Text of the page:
How to Stand Out in a Basketball Tryout

By Julianna Fabrizio

The many youth sports seasons are upon us, bringing with them something that kids everywhere stress about: tryouts. Everyone has nerves when it comes to trying out for a sports team, whether it’s their first time or if they’ve been doing it for years.

Four basketball coaches from elementary school level to college provided tips for a successful tryout.

Macky Bergman, a native New Yorker founded Steady Buckets, a free program based in Lower Manhattan, said coaches always like to see kids trying their hardest and added that those trying out shouldn’t feel that they have to be perfect. “A lot of kids focus on making a shot. They think if they miss they are having a bad tryout, or if they make it they are having a good tryout. Coaches know that kids never make all of their shots,” Bergman explained. “Even if you miss every shot you take, if you follow through and show good form, the coach will still be impressed,” he said.

Being prepared for a tryout means more than just practicing skills. For Philip Fisher, who coaches boys varsity basketball at Stuyvesant High School in Manhattan, organization is key. He mentioned that it is important that all paperwork and forms be submitted on time for the tryout. “It would be helpful if players made contact earlier with the coach so that they know that they have a real interest,” Fisher said. He added that, “players need to be good citizens during tryouts, meaning they should be good teammates, and not act like it’s all about them.”

Mike Finnen is the Co-Founder of the East Side Escalades, a program for 4th-12th graders. “I’m looking for the kid who hustles, the kid who has played basketball before and has experience, and the kid who has a good attitude, follows directions, and always pays attention,” explained Finnen. He also noted was that it is equally important for kids to work as hard as they can when playing defense as it is for them to be a good shooter in the tryouts. “It might not be your day, so you may not make your shots. Tryouts are one day and you can’t rely entirely on offense,” he said.

Many agreed that being fit is important to standing out during a tryout. “Basketball is a rigorous sport and you need to have your body in tip top shape. This is a way to really impress the coaches and show your dedication,” noted Veronica Mullen, the director of women’s basketball operations at St. John’s University. Mullen, who also helps run the Joe Tartamella girls summer basketball camps and clinics at St. John’s University, added that coaches are analyzing more than players’ skills. “Coaches want to visually see that you hustle, as well as your attitude, and enthusiasm for the game. If these are poor, they will immediately turn away,” she said. Finnen echoed the need to be in shape. He recommended the Syracuse Basketball Running Program as a good way to do so. Coaches also like to see players take initiative when playing basketball. Being quiet is not beneficial to any player during a tryout. “Communicate throughout the tryout. Basketball requires everyone on the court to communicate, calling out screens, defense, offense, etc. You need to have a positive voice in order to help assist your teammates,” Mullen said.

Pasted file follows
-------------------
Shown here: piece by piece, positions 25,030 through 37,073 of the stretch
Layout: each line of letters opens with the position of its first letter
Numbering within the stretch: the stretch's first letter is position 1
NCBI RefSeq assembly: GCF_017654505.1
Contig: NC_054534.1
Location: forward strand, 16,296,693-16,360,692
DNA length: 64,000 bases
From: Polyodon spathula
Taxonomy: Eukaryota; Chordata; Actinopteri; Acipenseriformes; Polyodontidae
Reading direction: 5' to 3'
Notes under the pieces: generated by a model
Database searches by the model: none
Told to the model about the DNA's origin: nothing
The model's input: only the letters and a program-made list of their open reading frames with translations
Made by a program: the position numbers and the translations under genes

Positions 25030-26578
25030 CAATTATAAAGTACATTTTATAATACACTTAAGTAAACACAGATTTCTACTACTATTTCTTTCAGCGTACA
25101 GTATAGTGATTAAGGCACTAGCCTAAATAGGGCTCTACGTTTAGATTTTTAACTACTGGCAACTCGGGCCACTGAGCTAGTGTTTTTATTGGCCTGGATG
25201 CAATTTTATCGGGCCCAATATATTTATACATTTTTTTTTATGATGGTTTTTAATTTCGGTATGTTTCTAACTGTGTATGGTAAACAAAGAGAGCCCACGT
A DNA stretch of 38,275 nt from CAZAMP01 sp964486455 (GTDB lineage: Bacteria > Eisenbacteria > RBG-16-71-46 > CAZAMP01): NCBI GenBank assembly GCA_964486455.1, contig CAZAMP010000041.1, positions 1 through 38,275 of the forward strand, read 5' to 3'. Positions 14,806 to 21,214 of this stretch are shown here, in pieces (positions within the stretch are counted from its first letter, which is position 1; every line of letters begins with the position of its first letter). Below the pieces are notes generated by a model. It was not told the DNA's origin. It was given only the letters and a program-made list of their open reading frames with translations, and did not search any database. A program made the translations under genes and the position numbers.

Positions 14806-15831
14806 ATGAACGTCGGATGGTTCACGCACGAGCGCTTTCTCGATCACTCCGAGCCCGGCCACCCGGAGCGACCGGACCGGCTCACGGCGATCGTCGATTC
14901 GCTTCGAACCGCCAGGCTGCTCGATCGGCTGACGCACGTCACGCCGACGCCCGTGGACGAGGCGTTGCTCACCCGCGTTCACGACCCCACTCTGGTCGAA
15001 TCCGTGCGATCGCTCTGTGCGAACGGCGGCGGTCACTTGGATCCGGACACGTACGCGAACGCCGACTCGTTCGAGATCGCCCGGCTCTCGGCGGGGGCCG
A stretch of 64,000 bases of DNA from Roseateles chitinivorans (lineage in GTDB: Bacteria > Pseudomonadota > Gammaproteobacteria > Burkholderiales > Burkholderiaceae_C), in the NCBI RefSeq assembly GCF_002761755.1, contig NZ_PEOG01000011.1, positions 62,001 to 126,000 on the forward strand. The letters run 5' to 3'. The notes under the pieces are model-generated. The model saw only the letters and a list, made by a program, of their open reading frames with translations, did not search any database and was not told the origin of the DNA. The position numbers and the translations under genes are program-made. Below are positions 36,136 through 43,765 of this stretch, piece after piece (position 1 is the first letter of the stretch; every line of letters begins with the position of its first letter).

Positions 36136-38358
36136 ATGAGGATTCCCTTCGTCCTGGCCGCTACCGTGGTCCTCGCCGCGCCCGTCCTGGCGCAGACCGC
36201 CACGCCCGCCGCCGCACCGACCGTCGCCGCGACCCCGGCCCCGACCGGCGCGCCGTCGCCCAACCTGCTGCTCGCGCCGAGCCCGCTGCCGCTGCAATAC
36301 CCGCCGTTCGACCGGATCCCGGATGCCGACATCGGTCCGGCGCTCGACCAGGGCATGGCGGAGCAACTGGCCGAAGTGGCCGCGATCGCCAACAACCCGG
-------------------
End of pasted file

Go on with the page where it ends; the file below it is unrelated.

Julianna Fabrizio is a member of our team of junior journalists. She is a 9th grader at Stuyvesant High School in Manhattan.

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Great job by this young journalist. It was very helpful to read the advice and perspectives of the different coaches. Good info for athletes.

Comment by Karenspad on November 8, 2015

Very informational! I enjoyed hearing different coaches perspective.

Comment by tdigregorio on October 18, 2015

I really enjoyed reading this article! You provided really great tips on trying out for a basketball team. It was really interesting to read the quotes you included in the article. They helped me gain a better perspective of the skills many coaches are looking for. It is great to know that dedication and positive attitude are important qualities. Great article!

Comment by cdigreg1@yahoo.com on October 17, 2015

A very interesting article. The four coaches although coaching different age groups have similar perspectives on what type of players they are looking for. The article should help any athlete trying out for a team to understand what is important in the coaches eyes.

Comment by KTByrne on October 15, 2015

Inspiring article! I can tell that you put a lot of effort into gathering a variety of coaching perspectives on tryouts. Four coaches from completely distinct backgrounds? Now that’s the essence of journalism!

Comment by DanielJohn on October 14, 2015

Good information. I enjoyed all the insightful comments from the interviews. Great article.

Comment by Mbyrne on October 14, 2015

I really appreciated the information about factors other than raw athleticism that can help any athlete to do well in a tryout. These factors probably would also be ways for players of any age to improve their overall game. A good attitude definitely helps a person to perform better, both on and off the court. All of these coaches from a variety of levels say the same thing. This wide range of sources is really informative!

Comment by MFabrizio14 on October 13, 2015

It is always challenging to stand out at a basketball tryout. Reading the advice of four coaches is very beneficial. Great article.

Comment by nmfabrizio on October 13, 2015

What an informative article! It’s good to know that coaches on all levels value good sportsmanship and hustle

Comment by Tbry7 on October 13, 2015

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